Friday, May 2, 2014

180 Rule in Film

So there is this rule in film that is called the 180 rule (I don't follow rules!). For people who do not know what the 180 rule is or just want a refresher on what exactly the rule is, I have the perfect blog for you!
In film making, the 180-degree rule is a basic guideline regarding the on-screen spatial relationship between a character and another character or object within a scene. An imaginary line called the axis connects the characters, and by keeping the camera on one side of this axis for every shot in the scene, the first character is always frame rightof the second character, who is then always frame left of the first. The camera passing over the axis is called jumping the line or crossing the line.

There are a couple of times though that the 180 rule can work to your advantage! 


The imaginary line allows viewers to orient themselves with the position and direction of action in a scene. If a shot after the original shot in a sequence is located on the opposite side of the 180-degree line, then it is called a "reverse cut." Reverse cuts disorient the viewer by presenting an opposing viewpoint of the action in a scene and consequently altering the perspective of the action and the spatial orientation established in the original shot. 


There are a variety of ways to avoid confusion related to crossing the line due to particular situations caused by actions or situations in a scene that would necessitate breaking the 180-degree line.


Either alter the movement in a scene, or set up the cameras on one side of the scene so that all the shots reflect the view from that side of the 180-degree line.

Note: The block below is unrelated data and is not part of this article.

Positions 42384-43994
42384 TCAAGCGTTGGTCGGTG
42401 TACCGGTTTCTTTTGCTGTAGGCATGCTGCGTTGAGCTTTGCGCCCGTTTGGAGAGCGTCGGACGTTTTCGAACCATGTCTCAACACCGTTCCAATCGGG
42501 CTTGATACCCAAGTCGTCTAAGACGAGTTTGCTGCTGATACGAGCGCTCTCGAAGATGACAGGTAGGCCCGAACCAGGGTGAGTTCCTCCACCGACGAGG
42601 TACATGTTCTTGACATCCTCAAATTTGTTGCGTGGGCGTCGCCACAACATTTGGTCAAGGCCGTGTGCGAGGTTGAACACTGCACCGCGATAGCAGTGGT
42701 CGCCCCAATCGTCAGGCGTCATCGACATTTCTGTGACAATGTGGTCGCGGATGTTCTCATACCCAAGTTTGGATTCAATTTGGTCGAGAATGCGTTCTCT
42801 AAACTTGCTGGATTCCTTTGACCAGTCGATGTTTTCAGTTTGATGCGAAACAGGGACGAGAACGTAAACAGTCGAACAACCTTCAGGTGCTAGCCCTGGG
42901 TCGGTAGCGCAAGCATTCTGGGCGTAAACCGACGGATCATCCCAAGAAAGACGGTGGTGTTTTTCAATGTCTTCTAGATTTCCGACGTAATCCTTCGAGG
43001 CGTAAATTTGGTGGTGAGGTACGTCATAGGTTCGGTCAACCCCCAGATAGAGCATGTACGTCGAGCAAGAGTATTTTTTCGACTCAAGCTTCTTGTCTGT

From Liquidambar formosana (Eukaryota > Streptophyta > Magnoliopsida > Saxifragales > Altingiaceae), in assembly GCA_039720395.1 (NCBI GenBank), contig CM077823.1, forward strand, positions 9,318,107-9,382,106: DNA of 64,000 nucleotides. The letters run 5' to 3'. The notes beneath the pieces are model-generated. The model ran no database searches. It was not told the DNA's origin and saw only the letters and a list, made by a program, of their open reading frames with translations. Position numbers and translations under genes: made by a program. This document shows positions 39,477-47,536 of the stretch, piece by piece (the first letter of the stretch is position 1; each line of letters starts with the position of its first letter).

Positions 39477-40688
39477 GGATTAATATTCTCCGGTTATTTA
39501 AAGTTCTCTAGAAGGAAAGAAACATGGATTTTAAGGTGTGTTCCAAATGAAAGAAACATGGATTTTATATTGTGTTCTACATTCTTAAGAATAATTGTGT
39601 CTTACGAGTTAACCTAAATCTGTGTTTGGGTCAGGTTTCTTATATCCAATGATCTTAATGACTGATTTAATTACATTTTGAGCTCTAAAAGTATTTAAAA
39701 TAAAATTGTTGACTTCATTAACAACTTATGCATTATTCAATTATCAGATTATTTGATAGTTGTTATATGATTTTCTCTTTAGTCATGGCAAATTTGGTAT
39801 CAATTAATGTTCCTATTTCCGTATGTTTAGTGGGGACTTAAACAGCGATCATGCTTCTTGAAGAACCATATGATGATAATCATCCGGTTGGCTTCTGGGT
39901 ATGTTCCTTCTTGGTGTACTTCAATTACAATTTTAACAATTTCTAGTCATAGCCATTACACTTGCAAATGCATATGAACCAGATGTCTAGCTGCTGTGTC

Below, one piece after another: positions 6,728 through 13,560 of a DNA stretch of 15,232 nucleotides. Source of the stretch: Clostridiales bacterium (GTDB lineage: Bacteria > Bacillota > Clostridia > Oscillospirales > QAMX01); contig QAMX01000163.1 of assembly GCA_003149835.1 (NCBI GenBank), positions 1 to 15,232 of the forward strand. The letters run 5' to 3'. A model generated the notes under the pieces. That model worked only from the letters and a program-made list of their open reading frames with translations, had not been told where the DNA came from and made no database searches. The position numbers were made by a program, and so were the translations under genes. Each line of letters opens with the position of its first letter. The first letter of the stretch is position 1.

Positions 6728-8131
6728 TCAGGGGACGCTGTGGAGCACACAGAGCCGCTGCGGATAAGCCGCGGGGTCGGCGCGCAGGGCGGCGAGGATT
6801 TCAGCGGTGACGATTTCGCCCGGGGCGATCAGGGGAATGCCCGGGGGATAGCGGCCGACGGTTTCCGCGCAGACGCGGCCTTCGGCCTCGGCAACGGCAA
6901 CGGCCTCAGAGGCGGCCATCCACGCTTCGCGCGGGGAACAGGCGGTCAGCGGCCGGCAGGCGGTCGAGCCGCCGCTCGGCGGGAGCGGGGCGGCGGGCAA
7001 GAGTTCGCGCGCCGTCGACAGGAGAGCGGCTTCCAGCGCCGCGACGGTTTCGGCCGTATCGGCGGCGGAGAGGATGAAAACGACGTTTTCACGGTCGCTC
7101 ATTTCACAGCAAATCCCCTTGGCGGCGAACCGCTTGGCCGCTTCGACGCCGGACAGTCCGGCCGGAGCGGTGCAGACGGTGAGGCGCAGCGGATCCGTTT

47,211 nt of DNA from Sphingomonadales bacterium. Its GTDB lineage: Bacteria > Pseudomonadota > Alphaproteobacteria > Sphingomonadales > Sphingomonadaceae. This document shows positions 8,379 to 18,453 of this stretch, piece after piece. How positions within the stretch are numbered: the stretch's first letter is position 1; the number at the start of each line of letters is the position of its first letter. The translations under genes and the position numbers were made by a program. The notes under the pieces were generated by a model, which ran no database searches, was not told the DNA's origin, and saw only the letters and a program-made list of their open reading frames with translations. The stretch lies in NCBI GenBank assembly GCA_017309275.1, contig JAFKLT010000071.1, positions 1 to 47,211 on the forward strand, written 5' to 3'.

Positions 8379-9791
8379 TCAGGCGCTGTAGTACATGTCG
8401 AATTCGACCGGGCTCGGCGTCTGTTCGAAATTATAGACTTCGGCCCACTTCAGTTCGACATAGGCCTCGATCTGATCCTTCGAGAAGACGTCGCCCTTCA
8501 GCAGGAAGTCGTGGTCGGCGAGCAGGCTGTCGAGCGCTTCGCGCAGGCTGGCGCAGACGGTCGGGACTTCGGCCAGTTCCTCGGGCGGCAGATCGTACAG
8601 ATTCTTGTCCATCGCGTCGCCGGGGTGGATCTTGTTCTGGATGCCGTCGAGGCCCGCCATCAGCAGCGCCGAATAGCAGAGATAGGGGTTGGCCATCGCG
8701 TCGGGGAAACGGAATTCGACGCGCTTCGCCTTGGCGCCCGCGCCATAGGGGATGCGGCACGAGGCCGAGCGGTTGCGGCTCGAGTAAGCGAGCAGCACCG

Camera Arch move

One way to allow for crossing the line is to have several shots with the camera arching from one side of the line to the other during the scene. That shot can be used to orient the audience to the fact that we are looking at the scene from another angle. In the case of movement, if a character is seen walking into frame from behind on the left side walking towards a building corner on the right, as they walk around the corner of the building, the camera can catch them coming towards the camera on the other side of the building entering the frame from the left side and then walk straight at the camera and then exit the left side of the frame.

Buffer shot

To minimize the "jolt" between shots in a sequence on either sides of the 180-degree line, shoot a "buffer shot" along the 180-degree line separating each side. This lets the viewer visually comprehend the change in viewpoint expressed in the sequence.

The 180 rule is REALLY important, everyone but me needs to follow it!

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